Gov. Rick Scott last week took two days to head out on Visit Florida's four-city whirlwind "Share a Little Sunshine" tour, promoting Florida to frozen folks in Washington, Philadelphia, New York and Chicago.
This isn't new. Former Gov. Charlie Crist did a version of it, and governors before him, too. It's what modern Florida has always done: pitch itself as fun in the sun, as vacation destination, as America's paradise.
Because of the recession, though, some important factors have shifted. The last three years, say many who study the state's present and past, were not just a rejiggering, but a more fundamental reordering. Florida, they say, is not what it was.
Sullying the sunny brand are nagging unemployment and foreclosures. Some wonder if the Sunshine State isn't becoming the Sunset State.
The message the state sends to potential visitors or residents matters to those who live here. All of us. It has a lot to say about the state's character, economy and priorities.
Maybe it's time for a reconsidering of the brand. Who do we think we are? Who does everybody else think we are? What's the message we're sending?
• • •
Florida is tourism.
Those three words make up the first sentence of the new book Sunshine Paradise: A History of Florida Tourism. "For nearly a century," Tracy Revels writes, "Florida has been defined by what outsiders expect of the state, a constantly evolving land of fantasy and illusion."
Officially, Visit Florida is the state's tourism marketing agency; realistically, it's the state's de facto public relations firm.
Until the 20th century, Florida was not a place most anybody wanted to be — not to live, not to visit. It was too wet where it was wet, too dry where it was dry, and generally dangerous, isolated and inhospitable.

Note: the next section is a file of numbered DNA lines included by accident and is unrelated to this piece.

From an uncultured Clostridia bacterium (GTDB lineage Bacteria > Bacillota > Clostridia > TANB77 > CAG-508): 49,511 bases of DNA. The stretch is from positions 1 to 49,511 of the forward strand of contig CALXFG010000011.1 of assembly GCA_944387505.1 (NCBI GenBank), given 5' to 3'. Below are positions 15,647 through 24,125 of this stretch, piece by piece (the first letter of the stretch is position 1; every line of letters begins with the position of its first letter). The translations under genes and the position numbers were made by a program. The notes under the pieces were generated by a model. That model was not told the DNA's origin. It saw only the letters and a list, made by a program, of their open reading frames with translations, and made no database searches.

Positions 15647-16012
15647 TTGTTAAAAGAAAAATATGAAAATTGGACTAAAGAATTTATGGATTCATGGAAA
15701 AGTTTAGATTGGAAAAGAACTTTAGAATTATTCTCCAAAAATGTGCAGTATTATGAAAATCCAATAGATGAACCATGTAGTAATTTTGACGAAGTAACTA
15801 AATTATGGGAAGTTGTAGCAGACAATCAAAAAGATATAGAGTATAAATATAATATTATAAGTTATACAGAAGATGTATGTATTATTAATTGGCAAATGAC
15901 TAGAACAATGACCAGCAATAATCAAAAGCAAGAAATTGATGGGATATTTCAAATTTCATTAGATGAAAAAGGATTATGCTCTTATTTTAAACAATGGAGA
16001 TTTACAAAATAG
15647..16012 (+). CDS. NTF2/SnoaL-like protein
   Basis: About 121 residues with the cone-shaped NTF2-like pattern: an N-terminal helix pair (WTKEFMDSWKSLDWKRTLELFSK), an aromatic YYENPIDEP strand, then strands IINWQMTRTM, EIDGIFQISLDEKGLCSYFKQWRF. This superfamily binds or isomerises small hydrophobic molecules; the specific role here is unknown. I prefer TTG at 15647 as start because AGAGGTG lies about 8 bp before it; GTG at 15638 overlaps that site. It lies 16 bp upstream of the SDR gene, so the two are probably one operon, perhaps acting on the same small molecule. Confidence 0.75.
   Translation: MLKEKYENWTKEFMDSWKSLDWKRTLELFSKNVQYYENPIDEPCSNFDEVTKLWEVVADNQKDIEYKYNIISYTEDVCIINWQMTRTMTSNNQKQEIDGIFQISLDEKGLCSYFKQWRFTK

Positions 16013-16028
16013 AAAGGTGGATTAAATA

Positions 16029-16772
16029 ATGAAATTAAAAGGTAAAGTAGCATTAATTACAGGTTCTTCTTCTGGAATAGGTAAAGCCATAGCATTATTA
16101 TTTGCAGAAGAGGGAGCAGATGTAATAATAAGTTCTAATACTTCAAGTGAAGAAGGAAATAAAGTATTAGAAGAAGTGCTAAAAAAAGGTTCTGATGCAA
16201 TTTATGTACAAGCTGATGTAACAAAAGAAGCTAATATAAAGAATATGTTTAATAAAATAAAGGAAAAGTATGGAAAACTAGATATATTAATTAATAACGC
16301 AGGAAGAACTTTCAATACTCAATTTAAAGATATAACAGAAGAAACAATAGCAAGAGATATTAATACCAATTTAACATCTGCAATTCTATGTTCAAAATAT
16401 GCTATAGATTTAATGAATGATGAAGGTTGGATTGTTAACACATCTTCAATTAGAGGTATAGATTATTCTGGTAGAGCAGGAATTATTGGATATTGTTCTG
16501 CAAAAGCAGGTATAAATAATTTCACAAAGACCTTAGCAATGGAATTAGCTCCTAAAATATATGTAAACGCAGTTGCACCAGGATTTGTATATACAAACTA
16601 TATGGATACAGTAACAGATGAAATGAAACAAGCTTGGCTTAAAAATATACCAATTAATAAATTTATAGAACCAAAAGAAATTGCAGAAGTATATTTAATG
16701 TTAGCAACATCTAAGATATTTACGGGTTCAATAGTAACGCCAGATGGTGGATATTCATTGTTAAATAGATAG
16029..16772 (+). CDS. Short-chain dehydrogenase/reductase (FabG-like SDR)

Over the last 100-plus years, though, tourism took Florida from a spot for the ill to get well to an exotic game preserve for the rich to a playground for the middle class. Roadside kitsch gave way to Mickey Mouse ears.
Tourism has been good for Florida. It's a $60-billion-a-year industry. And tourism has been not so good for Florida. It's helped create an unbalanced economy heavy on the low-wage service industry. The governor said in announcing the "Sunshine" tour that every 85 visitors to the state create one job. What he didn't say was that that's a lot of motel maids and fast-food clerks.
"Florida is the destination when people think about sunshine and great family getaways," Visit Florida's Kenneth Morgan said.
"Why," he asked, "would it be necessary to tweak the branding?"
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Many of the factors that made Florida's tourism boom in the last half of the last century also made the population explode. Exponential increases in leisure time and household income in post-World War II America. A robust or at least stable middle class. Easy interstate travel greased by low-priced gas. An intangible sense of the country's collective optimism.
That equation has changed. How much — and to what end — is harder to pin down.
Florida's population in 1950 was under 3 million. It's now nearly 20 million. From 2005 to 2009, though, the state went from attracting about 400,000 people a year to losing some 60,000 in '09.
In the history of tourism in Florida, and in fact in the modern history of the state as a whole, there are two major before-and-after events. One is World War II. The other is the opening of Disney World in 1971.
But the Great Recession could end up being a third.
Time magazine in 2008 called the Sunshine State the Sunset State. In the story, Crist, the governor at the time, said: "How can you not be optimistic about Florida? Is there a more beautiful place on the planet?" The state's old tried-and-true. Sunshine as stimulus. But Florida's economy got worse after he said that, before it started to get even the littlest bit better.
University of Florida history professor David Colburn and Florida State public policy professor Lance deHaven-Smith in 2002 wrote a book called Florida's Megatrends: Critical Issues in Florida. They put out a second edition in 2010 because they had to.
"The consequences of the recession," they wrote, "were so profound and widespread in 2008 and 2009 that projections we had made for the 21st century in the first edition were simply no longer valid."
They urged Florida's leaders to do some "rethinking and reformulating."
• • •
"You keep as much of the old brand as you can," veteran marketing man Ken Banks said.